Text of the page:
Wheel of Fortune host Pat Sajak had Walter Cronkite’s number on his phone. The two weren’t close, but they were friendly, Sajak said. But what they shared was far more important to the rest of us than we may realize.
Sajak dropped the name to a Las Vegas Sun reporter back in 2009 just before the newsman died.
“That impress you?” Sajak asked the reporter about the contact. “Actually, I did not know him very well, but he was definitely synonymous with the big events of our lives, the walk on the moon, Kennedy’s assassination.”
And Sajak is right. Cronkite announced nearly every major news event for decades. He was a fixture on American televisions for generations, and having that stability provided a sense of comfort.
Wheel of Fortune has been on the air for four decades. Sajak has hosted nearly every show. Vanna White, his trusty co-host, provides the heavy lifting on the program. Like Cronkite, the show provides fans a familiarity every weekday. And Sajak knows this. It’s why the show hasn’t changed much over the years.
“I think there is something to that, knowing what you’re going to get when you tune in,” Sajak said. “Let’s face it, we’re not the highest-tech show out there. We could change things up, get rid of the ‘clunk-clunk-clunk’ of the wheel. We don’t actually need Vanna to turn the letters, you know? You do walk a tightrope in trying to be contemporary but keep the things that have worked over the years. Anecdotally, I’ve heard that a lot of the appeal is personal.”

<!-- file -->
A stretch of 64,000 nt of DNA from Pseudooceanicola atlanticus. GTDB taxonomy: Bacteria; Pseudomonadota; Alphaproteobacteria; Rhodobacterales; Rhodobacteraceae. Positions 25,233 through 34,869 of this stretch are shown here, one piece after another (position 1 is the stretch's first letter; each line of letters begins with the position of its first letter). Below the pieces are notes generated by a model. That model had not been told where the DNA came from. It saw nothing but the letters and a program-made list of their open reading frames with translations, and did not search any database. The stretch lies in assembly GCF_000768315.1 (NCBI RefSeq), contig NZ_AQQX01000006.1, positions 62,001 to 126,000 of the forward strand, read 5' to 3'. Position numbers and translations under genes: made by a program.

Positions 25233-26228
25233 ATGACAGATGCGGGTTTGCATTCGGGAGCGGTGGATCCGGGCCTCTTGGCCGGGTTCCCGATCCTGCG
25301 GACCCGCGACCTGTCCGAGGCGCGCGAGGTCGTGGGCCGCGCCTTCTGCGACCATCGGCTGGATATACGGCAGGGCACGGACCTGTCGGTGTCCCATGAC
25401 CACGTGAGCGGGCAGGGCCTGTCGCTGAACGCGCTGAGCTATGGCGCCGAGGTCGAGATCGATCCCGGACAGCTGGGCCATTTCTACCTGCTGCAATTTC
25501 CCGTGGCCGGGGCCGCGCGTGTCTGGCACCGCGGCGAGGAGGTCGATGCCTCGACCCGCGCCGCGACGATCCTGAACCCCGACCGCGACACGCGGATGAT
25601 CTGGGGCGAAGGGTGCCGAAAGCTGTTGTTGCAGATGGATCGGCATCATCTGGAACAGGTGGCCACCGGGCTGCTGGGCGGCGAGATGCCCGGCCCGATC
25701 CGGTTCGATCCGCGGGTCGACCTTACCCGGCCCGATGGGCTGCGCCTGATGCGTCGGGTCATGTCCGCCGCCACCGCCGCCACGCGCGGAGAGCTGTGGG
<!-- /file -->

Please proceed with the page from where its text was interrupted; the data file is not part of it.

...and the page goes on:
Sajak Admits ‘Wheel of Fortune’ Is the ‘Softest Job’
Pat Sajak is a fixture of American TV, but he admits it’s not the hardest job in the world.
Sajak opened up about his life to the Chicago Tribune in 2005 where he explained what it’s like to host a popular, syndicated game show.
“This has never exactly been heavy lifting,” Sajak cheerfully told the newspaper. “I’d like to make it sound tougher than it is, but to be honest with you, this may be the softest job in all of entertainment-dom.”
Wheel of Fortune’s shooting schedule is one week on and then three weeks off. Sounds pretty great.
“With this show, we’ll do 15 shows here and then take three weeks off,” he said. “If I had to come in and do this every day for 21 years, I’d probably be taking hostages by now.”
Sajak joked that he’s never really had it very difficult. Before he hosted Wheel of Fortune, he was a weatherman in Southern California. A place, he joked, “where there is no weather.”
But to be fair to Sajak, most game shows have this type of filming schedule. They batch film multiple episodes over the course of a few days or a week that can air for weeks to come. Jeopardy! shoots on a similar schedule, for example.